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Petroleum Engineering Overview - The Field - Preparation - Day In The Life - Earnings - Employment - Career Path Forecast - Professional Organizations 


Day in the Life
A degree in petroleum engineering can lead to many career paths.  While most work directly for oil and gas production companies, the options for work are broad and cross over many industries.

Job Duties
Petroleum engineers focus on a wide range of projects and activities. Some focus on production challenges, identifying, testing, and implementing methods for improving oil and gas production.  They might focus on economics, helping a team determine the optimum number of wells appropriate for a given operation. A petroleum engineer may focus on safety issues, or maintenance support, identifying and planning upgrades of equipment or systems.  A petroleum engineer may choose to teach, or to serve as a consultant to investors, banks, or other financial services firms.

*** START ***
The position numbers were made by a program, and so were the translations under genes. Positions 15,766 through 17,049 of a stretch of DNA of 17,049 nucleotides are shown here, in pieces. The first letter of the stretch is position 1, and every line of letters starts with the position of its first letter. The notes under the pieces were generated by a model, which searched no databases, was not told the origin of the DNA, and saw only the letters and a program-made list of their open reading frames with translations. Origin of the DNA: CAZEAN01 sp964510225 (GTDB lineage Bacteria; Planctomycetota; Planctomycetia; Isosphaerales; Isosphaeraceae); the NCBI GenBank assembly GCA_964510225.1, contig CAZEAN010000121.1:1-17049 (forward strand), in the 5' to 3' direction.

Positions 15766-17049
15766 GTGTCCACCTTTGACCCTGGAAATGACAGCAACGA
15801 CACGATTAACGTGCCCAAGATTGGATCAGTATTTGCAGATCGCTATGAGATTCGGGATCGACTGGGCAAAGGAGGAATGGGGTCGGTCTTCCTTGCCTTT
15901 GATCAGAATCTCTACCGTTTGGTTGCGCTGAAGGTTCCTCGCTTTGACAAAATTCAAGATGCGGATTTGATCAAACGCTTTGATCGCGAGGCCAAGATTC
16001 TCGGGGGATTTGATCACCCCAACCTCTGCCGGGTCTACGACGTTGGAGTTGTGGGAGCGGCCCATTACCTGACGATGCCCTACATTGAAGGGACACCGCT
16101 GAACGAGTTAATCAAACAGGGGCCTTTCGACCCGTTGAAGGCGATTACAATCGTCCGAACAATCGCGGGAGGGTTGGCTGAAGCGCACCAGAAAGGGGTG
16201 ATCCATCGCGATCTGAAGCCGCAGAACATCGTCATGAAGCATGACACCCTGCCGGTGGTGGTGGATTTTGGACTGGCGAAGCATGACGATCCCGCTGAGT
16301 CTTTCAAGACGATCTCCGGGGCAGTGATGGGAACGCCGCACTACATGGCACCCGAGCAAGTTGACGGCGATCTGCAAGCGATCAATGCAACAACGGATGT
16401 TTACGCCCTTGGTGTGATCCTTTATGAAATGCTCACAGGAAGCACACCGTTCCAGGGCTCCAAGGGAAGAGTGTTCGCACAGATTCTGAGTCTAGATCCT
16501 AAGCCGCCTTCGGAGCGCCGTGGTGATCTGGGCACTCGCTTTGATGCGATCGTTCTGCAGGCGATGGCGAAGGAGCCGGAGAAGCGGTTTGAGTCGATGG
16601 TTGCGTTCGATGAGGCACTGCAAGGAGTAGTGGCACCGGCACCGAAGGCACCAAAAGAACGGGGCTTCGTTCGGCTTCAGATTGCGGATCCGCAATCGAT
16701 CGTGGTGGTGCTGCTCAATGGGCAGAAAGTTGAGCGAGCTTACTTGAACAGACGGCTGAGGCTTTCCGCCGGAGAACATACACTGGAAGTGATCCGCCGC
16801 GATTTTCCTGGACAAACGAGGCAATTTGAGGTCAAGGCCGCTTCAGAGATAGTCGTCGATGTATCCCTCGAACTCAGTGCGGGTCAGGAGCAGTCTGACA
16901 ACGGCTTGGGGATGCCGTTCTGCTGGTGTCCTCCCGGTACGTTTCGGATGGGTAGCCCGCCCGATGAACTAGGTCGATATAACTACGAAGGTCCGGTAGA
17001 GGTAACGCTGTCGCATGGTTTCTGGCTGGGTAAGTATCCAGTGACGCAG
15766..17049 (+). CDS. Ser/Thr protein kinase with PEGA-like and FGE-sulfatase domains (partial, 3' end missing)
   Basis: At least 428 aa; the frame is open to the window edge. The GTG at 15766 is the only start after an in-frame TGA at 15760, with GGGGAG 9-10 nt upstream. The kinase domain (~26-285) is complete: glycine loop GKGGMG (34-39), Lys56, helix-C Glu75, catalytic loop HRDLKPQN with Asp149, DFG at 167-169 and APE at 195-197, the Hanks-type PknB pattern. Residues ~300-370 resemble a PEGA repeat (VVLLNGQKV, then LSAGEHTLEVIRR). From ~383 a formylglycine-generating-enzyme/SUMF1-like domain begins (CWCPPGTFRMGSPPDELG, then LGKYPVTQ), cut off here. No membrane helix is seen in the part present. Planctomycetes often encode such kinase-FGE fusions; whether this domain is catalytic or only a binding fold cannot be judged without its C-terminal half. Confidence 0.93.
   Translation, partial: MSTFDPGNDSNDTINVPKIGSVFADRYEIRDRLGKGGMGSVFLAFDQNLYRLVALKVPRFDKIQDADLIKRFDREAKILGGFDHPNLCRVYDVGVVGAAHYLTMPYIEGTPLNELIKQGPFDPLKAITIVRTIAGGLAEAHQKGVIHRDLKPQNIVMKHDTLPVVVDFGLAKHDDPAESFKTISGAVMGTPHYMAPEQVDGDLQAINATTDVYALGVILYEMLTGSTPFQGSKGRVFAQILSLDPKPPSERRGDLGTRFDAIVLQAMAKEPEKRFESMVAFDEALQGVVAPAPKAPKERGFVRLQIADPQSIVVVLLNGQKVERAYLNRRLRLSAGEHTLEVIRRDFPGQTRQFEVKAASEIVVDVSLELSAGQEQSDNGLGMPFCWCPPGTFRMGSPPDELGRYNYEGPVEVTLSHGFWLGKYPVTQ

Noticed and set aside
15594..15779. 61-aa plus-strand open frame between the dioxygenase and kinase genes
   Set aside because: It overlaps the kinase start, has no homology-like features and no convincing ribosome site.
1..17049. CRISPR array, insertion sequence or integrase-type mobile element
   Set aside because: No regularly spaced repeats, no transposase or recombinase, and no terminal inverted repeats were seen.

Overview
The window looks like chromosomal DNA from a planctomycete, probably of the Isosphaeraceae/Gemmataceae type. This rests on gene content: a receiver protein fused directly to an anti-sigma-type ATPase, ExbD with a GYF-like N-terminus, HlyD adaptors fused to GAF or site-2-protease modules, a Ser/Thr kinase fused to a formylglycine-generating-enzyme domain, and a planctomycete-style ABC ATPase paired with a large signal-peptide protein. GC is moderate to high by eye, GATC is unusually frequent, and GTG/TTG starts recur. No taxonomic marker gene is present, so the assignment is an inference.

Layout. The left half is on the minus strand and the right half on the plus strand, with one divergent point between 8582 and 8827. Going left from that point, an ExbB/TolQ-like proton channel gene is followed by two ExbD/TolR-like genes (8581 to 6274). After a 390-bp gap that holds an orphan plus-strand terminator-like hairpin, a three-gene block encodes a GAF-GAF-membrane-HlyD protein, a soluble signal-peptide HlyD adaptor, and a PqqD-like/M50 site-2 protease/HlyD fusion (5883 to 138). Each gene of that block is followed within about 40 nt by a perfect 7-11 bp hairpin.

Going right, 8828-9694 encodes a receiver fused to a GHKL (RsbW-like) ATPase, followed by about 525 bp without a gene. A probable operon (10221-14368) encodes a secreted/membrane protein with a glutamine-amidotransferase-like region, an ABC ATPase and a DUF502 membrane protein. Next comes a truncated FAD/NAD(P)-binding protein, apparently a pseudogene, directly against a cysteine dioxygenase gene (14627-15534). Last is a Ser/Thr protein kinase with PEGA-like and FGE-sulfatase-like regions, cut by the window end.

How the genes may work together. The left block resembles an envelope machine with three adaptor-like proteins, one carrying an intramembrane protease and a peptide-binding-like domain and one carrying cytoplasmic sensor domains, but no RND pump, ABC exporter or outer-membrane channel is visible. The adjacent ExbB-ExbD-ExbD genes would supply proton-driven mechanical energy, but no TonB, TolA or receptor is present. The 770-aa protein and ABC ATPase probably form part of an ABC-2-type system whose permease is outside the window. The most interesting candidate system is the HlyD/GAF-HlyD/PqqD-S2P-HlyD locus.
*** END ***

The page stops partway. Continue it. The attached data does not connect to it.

The Workplace
The type of job a petroleum engineer has will often determine whether how much they work inside or outside. Many petroleum  engineers work on job sites, but others work in an office setting.  A consultant to the financial industry, for example, may spend most of their time working in an office setting.  There are strong international travel opportunities for petroleum engineers, as it is very much a global business. Many companies have offices and sites in multiple countries and transfers are common.

Teams and Coworkers
Almost all jobs in engineering require some sort of interaction with coworkers. For example, a petroleum engineer might be working on a team with geologists and contractors developing a design for a new drilling operation. Whether they are working in a team situation, or just asking for advice, most engineers have to have the ability to communicate and work with other people. Engineers should be creative, inquisitive, analytical, and detail-oriented. They should be able to work as part of a team and to communicate well, both orally and in writing. Communication abilities are important because engineers often interact with specialists in a wide range of fields outside engineering.

Note: Some resources in this section are provided by the US Department of Labor, Bureau of Labor Statistics.

 

 


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